"Haven't seen a trace of 'em," Chris answered. "Got all the towns we could wire on the alert, though, now that we know just how dangerous the bastards are." Seeing Ezra's puzzled look, Chris sighed and shook his head. "Sorry, forgot you didn't know; they were using dirty bullets, Ez." He saw the gambler's hand creep over the thick bandage at his side in unconscious reaction to that revelation but didn't comment on it. "Looks like they'd just been waiting for some lawman to ride through there alone – and considerin' where they were, it's more than likely they were waiting for one of us."
"And they found one of us; next time they'll find all of us and we'll leave what's left of them for the wolves and crows to finish," Josiah said from the doorway, startling them both. He had a bowl in one hand and the clay cup in the other. Ezra groaned. "Now, now," the ex-preacher chastised him gently. "I had him make it weaker this time, you can stay awake if you want to. But you need to eat first, either way."
Ezra made a face but took the offered bowl and slowly began to spoon the contents into his mouth while Chris told he and Josiah about the recent goings-on in town and the efforts they'd made to track down the Rock Ridge outlaws. Six spoonfuls…he could feel a fine tremor in the hand holding the spoon…seven…with an effort he kept the spoon steady all the way to his mouth…but at eight the wooden handle clattered against the side of the bowl and the gambler released it immediately, handing the bowl back to Josiah with a sigh. "Thank you, Mr. Sanchez, I believe that was all I require..."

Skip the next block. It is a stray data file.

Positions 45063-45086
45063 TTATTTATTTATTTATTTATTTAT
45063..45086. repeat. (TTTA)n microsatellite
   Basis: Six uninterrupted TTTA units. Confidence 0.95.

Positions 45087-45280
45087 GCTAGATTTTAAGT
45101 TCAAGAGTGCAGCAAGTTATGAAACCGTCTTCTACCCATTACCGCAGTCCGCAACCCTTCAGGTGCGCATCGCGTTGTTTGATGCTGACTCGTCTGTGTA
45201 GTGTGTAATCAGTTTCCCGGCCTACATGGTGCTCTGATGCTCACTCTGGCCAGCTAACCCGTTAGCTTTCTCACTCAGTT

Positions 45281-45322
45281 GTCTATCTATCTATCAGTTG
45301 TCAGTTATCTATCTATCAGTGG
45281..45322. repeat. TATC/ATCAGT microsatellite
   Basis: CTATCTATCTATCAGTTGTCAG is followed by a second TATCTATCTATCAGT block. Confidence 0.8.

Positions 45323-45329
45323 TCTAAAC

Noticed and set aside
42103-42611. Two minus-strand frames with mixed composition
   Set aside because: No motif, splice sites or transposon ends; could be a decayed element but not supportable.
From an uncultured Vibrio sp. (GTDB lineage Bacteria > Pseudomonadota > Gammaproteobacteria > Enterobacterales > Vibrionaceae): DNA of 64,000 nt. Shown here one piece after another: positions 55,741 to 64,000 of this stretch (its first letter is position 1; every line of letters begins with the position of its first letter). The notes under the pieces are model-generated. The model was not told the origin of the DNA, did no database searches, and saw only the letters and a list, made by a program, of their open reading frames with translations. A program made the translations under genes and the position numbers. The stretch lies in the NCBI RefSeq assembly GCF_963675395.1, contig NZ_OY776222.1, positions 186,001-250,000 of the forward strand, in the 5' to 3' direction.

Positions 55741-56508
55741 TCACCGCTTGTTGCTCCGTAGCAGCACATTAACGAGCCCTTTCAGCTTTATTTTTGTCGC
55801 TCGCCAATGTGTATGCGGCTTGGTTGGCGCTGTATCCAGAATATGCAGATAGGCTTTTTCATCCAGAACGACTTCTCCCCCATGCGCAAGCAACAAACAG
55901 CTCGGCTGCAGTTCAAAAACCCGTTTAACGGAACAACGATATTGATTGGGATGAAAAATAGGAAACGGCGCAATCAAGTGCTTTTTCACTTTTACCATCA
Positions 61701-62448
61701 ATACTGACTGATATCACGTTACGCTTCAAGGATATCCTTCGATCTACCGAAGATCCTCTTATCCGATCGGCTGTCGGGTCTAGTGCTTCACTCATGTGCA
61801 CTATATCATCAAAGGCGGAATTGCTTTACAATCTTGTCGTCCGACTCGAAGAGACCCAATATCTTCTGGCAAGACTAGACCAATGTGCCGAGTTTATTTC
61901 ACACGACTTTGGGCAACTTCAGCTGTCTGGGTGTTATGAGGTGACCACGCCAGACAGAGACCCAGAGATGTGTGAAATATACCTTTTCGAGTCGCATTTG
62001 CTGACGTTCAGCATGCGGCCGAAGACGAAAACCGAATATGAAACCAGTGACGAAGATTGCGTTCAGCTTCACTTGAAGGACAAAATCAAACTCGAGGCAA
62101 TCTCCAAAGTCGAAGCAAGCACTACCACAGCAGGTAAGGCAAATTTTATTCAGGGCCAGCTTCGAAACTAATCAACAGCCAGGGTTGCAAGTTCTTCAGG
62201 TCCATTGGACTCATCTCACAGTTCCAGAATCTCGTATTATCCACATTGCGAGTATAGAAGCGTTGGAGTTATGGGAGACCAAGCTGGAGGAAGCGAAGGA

"Ain't gonna work, Ezra," Josiah interrupted firmly. "Didn't work yesterday, ain't gonna work today either. Stick out your hand." The gambler folded his arms across his chest and scowled, but it made him look more like a sulky child than anything else and the older man just grinned. "Isn't that cute?" he asked Chris, who was watching with disbelief; this was a side of the normally poised and polished gambler he hadn't seen before. "Didn't know the boy could pout like that until yesterday, bet if he was inclined to use that look on the ladies in town Brother Buck would be goin' to bed alone every night. Now go on and stick out your hand, Ezra; if you can hold it steady I'll let you quit."
"I said I don't want any more…"
"Only because you can't hold up the spoon any more. Can't do it, can you?"